How tech is driving a smarter way of life

To reap the benefits of smart technology, the tech industry must win the trust of consumers who fear their privacy and data may be compromised 

Julian David, chief executive, techUK 

Be in no doubt, we are in the midst of a digital revolution. This revolution is driven by incredible advances in cloud, big data analytics, connectivity and computing power. On the latter alone, we now carry more processing power in our pockets than a room-sized super computer from the 1980s.

Most aspects of consumers’ lives are touched by smart technology. It has given them unparalleled choice and control over their experiences in the home. The increased accessibility to intelligent devices comes along with transforming our personal healthcare management, control over our energy usage and taking the pain out of our commute. However, only by marrying technological advances and building confidence in smart technology’s potential will we truly unlock the incredible possibilities.

Adding value

Connected living is increasingly going to become the norm in many households throughout 2017. Two areas where it will deliver real value to the homeowner will be through peace of mind and smarter energy management.

Connected technology gives us the ability to understand what is happening within our home wherever we are. Intelligent home security solutions are already ranked as valuable to consumers, but it goes beyond purely the safekeeping of your home[1]. The data produced by the underlying technology – be that cameras or motion sensors – can be easily adapted to help you also have greater visibility over what else is happening in the property. This can take the form of letting you know when your children get back from school or that your elderly relatives are happily moving around the house.

Peace of mind extends to energy too. The full rollout of smart meters will soon be underway. This will mean an end to estimated bills, a boost in flexibility for prepay customers and a step-change[2] in the control consumers can exert over usage. For example, almost 80 per cent of smart meter users have taken at least one step to reduce energy consumption. It will also help precipitate energy management innovation, from smart heating thermostats to intuitive home lighting.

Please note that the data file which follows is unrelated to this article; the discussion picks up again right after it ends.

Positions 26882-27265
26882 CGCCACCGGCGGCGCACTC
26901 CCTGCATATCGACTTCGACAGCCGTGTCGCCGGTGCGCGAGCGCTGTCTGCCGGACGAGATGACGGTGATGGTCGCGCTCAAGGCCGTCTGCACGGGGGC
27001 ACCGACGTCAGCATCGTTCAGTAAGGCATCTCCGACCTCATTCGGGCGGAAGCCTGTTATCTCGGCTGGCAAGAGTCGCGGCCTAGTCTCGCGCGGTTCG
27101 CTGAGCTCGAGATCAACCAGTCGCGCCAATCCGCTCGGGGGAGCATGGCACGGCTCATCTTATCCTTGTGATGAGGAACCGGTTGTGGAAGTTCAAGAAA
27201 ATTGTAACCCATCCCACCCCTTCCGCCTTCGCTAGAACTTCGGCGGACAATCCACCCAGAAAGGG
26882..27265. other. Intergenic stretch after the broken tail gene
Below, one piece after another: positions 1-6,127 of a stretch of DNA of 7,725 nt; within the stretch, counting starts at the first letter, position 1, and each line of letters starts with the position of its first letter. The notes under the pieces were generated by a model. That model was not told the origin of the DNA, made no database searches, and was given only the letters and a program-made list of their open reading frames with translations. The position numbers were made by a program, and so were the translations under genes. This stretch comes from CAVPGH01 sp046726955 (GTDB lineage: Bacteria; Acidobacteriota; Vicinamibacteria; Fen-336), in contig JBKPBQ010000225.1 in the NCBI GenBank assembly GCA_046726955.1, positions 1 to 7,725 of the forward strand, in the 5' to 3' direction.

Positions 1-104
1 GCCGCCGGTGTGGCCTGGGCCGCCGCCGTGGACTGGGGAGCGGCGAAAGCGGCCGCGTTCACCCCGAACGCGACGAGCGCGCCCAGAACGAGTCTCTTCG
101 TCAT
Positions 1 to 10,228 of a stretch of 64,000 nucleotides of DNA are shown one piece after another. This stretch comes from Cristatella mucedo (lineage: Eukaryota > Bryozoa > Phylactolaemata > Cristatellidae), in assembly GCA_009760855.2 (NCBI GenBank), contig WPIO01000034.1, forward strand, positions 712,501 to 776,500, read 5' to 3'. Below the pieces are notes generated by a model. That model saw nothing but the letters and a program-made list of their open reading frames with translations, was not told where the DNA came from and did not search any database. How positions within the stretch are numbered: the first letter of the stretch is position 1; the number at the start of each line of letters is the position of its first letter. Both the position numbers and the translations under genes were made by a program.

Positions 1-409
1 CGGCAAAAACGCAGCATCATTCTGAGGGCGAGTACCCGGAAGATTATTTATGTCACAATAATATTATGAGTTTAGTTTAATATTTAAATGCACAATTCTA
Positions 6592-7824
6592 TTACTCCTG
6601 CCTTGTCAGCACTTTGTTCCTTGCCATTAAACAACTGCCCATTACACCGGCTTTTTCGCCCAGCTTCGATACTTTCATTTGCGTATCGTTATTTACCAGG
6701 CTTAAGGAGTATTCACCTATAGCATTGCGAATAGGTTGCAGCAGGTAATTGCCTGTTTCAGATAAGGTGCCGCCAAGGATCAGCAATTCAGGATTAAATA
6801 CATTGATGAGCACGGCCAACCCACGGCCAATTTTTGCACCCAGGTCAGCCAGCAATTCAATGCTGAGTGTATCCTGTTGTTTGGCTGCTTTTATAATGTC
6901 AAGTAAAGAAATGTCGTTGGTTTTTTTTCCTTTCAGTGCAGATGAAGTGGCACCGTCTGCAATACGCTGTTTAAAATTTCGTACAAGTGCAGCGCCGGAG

Smart concerns

Smart solutions have been available for some time but, as we enter 2017, we are seeing greater uptake[3] thanks to ease of use and easier installation. These advances address justified worries about compatibility and up-front costs.

Another concern is security. As we push smart technology further into our everyday lives, there is a responsibility on the industry to ensure we create a culture of trust with consumers. This means businesses must be up front in how they are using data and ensure it is kept secure. That is why techUK is working with industry to create a set of trust principles.

The connected home offers us unparalleled insight and control over our daily lives. As we adopt more smart technologies and create more data, the industry has an opportunity to deepen its understanding of consumer behaviours and open up new revenue streams, leading to more innovation, personalisation and new services. However, it is only through a culture of trust with consumers that we will all see the full benefits of connected living.

1 and 3. Smart Home Market by Product, Software and Service, and Geography: Global Forecast to 2022, May 2016

 2. Smart Energy Outlook, Smart Energy GB, August 2016

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